San Diego Prepper: We anticipated some flooding around the major city areas where drainage would be hard to accomplish (Mission Valley for instance had difficulty as the San Diego River flooded badly and put some parts of the Mission valley Mall under several feet of water in a less intense recent storm). We bought some extra food. We also anticipated forced blackouts to protect electrical infrastructure and prevent arcing/fire/electrical issues by SDG&E, so we added some backup battery packs to our go-bags, and some candles and charged devices, etc. Prepared by transferring some food into deep freezers, and eating easily spoiled foods as a priority. We tried to tie down some of our 3-4 year old trees to prevent major damage. We are generally prepared for just about any event. We are probably skewing towards urban prepper landscape because of our living situation, so we do anticipate if things go poorly, that there may be some impacts on transportation and food/water supply, toilet paper, etc. over the next week or so. But we don’t feel too worried. Mostly worried about long blackouts or electrical grid issues.
Riverside County Prepper: We just went through major wildfire at right around a year ago. We anticipate some mudslides and flooding but because of our preps and positioning we are more worried about our younger orchard trees, and some worry about 2-3 days potentially without power at worse. We are very prepped for things like this, so we aren’t changing much. We bought more shelf stable food for the next few days (we already have extensive food storage), but deprioritized fresh foods that needed refrigeration. We added a few more cases of water, and filled up another 5 or so 5-gallon drinking water cubes/jugs. We had to buy some sand to have on hand, and we also bought about 40 cinder blocks to make wind breaks as we have some very young fruit trees we don’t want to lose. We moved some potted plants to behind reliable wind breaks. We added some sand to the edges of our patio to avoid flooding onto our cement areas and the entryways of our home, though we have never had water breach our thresholds prior.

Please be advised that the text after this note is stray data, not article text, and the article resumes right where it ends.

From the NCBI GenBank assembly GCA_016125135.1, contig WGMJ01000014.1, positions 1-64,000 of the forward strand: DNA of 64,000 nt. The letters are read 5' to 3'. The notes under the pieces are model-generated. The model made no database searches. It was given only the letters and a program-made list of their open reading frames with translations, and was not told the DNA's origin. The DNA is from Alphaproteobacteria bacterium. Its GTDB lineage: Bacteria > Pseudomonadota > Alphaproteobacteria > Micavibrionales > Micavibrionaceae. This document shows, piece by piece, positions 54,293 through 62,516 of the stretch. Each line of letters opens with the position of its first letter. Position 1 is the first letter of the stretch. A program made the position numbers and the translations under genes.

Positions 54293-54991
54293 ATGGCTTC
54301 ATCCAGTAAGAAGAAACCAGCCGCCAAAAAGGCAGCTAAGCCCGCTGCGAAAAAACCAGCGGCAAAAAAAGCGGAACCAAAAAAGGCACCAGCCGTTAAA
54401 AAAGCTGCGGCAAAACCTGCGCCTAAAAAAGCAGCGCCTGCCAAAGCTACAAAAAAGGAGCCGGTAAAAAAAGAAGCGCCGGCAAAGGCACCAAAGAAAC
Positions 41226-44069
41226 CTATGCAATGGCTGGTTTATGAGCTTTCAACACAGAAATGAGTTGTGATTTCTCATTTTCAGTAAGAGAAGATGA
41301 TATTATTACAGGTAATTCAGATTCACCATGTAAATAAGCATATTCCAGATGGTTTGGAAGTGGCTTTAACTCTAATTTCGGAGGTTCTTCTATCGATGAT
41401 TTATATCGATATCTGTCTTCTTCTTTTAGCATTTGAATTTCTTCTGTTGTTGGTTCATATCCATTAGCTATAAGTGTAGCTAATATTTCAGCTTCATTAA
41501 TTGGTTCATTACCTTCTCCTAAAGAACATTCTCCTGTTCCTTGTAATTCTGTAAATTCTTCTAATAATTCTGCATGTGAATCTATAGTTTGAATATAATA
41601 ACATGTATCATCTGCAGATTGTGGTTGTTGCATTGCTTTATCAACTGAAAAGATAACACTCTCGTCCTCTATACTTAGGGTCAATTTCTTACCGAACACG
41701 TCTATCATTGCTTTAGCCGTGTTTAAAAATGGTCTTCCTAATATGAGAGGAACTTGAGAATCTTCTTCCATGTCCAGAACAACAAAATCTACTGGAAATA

How a Hurricane can change over land:
A Hurricane is formed when the warm tropical waters help to intensify thunderstorms, wind, and moisture mass over the ocean. Usually in the Pacific, they are generally geolocated in the Eastern pacific, but not usually predicted to hit landfall (when the eye of the storm is over land fully).
When the water is not longer being used to help broaden and increase the power and size of a hurricane, generally, the intensity dies down, hence why the coastal areas are usually affected more negatively (below it, is land, not water, and therefore the storm de-intensifies).
Why a Hurricane is dangerous for places like desert areas (in Southern California), even though they are typically more inland oriented: